Dakin Matthews: A Layman Looks at Equity’s Motion to Dismiss

Back in October 2015, when a group of LA actors served a lawsuit on their own Union, Actors’ Equity, veteran actor and scholar Dakin Matthews was there to give a layman’s analysis of the legal text.  Now that Equity has filed a motion to dismiss the case, Dakin is back to scrutinize the new document:

dakin matthews judge 1
Dakin Matthews

Again, I’m not a lawyer or a judge, and I was never present at any meetings of the Review Committee or at any of the facilitated discussions. I have no inside information from either side, though it must be clear by now that I support the plaintiffs’ side of the lawsuit, even though I think that some of their arguments are questionable. But I can read complex documents – even legalese – and I am pretty aware of the issues involved and the exact wording of the various documents in dispute. So I would like to add something to Steven Leigh Morris’s and Kevin Delin’s already excellent summaries and critiques of the recent Motion to Dismiss from Equity.

The first thing to remember is that a Motion to Dismiss suggests that the plaintiffs don’t even have a case. In response, plaintiffs don’t have to prove their case, only to demonstrate that they have a case. That some issues are litigable; that not all issues are dismissible.

1. Motions to Dismiss are extremely common in all cases, even those in which everyone knows there is not a chance in hell that the judge will grant the motion. It’s a pro forma way for lawyers to prove to their clients that they’re doing their job and deserve all that money. And they sometimes set the plate for the next round, the actual arguments. They also tend to throw everything at the wall to see what sticks; you never know what some judge might find persuasive.

(The plaintiff’s original lawsuit also had some spaghetti-on-the-wall; I’ll wager no one expected the personal complaints against Ms. McColl to stick. I’m guessing they were the bargaining chip that facilitated the “facilitated discussions.”)

2. This Motion is particularly heavy with attachments and ”precedents” – also I think typical of “overkill” and an attempt to sway a judge by the pure weight of verbiage. (Reminded me of the last scene in The Frogs,  when Aeschylus’ and Euripides’ verses are actually “weighed” to see which is heavier.)

3. The Motion, I think, accurately points up some of the weaknesses of the plaintiffs’ arguments, especially those that harp on the lopsided vote in the referendum, which was, by the terms of the Settlement Agreement itself, purely “advisory,” or on the fact that the Union called for the advisory vote before any other member or group of members asked for it. Those two are non-starters in my book.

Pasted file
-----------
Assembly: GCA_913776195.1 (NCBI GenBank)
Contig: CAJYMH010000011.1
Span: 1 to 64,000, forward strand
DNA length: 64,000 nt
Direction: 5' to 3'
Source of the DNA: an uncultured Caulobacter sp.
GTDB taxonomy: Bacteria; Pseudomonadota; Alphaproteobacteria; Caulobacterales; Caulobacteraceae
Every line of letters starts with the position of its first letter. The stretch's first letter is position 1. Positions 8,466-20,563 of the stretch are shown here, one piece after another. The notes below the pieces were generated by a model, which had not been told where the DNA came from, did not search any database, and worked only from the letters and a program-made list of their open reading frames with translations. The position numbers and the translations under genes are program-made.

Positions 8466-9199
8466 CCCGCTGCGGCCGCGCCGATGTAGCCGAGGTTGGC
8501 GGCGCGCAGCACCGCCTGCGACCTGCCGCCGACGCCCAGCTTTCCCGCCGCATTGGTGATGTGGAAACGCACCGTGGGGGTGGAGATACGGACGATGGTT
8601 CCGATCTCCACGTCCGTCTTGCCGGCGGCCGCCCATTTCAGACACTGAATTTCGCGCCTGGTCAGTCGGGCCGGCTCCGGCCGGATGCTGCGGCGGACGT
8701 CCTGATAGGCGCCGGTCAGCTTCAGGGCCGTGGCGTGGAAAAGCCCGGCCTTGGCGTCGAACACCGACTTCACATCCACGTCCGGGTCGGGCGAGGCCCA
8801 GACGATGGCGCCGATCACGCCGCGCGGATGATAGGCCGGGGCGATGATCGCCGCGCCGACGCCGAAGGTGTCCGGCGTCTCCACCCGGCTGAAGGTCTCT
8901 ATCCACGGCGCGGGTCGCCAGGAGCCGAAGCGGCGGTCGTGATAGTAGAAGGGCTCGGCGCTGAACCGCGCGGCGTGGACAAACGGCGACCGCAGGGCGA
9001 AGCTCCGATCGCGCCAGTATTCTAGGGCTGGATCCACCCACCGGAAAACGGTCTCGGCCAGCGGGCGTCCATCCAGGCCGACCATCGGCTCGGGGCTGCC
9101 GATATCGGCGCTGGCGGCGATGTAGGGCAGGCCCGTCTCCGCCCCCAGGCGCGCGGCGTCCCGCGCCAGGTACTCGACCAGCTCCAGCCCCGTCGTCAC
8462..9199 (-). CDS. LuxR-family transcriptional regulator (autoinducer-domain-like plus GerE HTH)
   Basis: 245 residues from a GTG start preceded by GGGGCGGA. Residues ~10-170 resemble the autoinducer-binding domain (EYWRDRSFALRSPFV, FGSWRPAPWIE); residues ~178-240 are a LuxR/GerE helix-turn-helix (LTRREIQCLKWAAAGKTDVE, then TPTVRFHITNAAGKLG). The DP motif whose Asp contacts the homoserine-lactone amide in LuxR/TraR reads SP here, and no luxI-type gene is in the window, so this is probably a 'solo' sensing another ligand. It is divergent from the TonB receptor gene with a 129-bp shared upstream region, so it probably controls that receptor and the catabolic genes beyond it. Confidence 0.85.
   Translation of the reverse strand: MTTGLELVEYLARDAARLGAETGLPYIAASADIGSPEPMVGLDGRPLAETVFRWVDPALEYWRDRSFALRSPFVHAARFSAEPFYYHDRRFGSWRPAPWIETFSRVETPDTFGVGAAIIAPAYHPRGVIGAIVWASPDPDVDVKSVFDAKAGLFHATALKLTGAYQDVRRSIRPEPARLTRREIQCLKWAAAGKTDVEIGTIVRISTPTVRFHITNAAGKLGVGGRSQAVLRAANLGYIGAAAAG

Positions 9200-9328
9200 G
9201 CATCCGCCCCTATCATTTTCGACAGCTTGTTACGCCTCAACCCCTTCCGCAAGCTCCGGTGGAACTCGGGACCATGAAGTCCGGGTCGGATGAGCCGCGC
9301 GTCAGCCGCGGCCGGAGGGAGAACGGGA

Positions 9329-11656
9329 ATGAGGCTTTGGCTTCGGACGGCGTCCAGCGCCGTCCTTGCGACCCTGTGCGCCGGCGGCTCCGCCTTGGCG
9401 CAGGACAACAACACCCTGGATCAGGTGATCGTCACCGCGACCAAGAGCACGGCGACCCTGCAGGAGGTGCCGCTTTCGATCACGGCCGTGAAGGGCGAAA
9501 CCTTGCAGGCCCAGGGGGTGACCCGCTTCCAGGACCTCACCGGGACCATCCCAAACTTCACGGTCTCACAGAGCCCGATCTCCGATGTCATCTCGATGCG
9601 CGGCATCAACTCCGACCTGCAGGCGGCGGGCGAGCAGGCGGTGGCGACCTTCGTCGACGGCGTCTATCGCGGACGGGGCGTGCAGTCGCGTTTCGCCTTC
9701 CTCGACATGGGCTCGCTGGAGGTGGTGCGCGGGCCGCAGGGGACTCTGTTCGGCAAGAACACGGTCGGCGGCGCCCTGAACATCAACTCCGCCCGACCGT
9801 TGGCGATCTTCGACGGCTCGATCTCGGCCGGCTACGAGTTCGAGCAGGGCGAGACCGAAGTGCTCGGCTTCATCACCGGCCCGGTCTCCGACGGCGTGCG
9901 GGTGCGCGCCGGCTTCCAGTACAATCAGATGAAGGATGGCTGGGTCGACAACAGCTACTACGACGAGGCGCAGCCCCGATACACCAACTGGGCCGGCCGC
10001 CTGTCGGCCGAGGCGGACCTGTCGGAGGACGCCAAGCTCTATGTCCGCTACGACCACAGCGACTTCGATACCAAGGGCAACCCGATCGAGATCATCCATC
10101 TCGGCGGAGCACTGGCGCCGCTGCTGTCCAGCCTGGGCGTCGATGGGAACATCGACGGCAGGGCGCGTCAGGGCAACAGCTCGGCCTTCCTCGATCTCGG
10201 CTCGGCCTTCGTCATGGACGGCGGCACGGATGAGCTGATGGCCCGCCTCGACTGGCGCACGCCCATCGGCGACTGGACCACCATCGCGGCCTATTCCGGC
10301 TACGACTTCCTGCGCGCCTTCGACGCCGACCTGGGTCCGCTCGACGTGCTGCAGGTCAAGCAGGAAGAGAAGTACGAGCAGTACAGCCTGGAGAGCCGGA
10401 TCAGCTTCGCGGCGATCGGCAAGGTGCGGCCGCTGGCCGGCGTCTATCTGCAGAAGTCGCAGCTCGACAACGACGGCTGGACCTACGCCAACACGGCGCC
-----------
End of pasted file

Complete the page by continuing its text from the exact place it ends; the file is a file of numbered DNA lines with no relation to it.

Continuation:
However, the Motion also glosses over many of the weaknesses of Equity’s case as well, and it might be a good idea to note them.

4. The Equity motion faults the lawsuit for being brought by a mixture of union members and non-union members, suggesting that “outside forces” are trying to insert themselves into purely union matters. First of all, only two of the plaintiffs are not members of the union. But numbers are not the important thing. The important distinction is that in the five original complaints of the lawsuit, when the individual complaint is about internal union affairs, only Union members claimed standing. Even then, some of the Union members removed themselves from those complaints, where their participation might be questioned. The First and Second Claims involve the Settlement Agreement and its terms; all plaintiffs, whether members or not, have clear standing in those complaints because the Settlement Agreement is not an “internal union affair” but an external agreement between the union and the plaintiffs. The Third Claim (against Mary McColl) by the 16 union members was withdrawn. The Fourth and Fifth Claims are about AEA’s treatment (Ms. McColl was again dropped from the Fifth) of its own members, and therefore only members could claim standing, and only 11 of the 16 members did so. So the Motion falsely suggests an impropriety in the plaintiffs’ case, when in fact the plaintiffs’ lawyers very carefully and properly distinguished, by the division into five separate claims, those that dealt with internal matters and those that did not.

scales of justic5. The Motion claims that the Union followed the procedures set out in the Settlement Agreement to the letter. There are perhaps four weaknesses with this claim: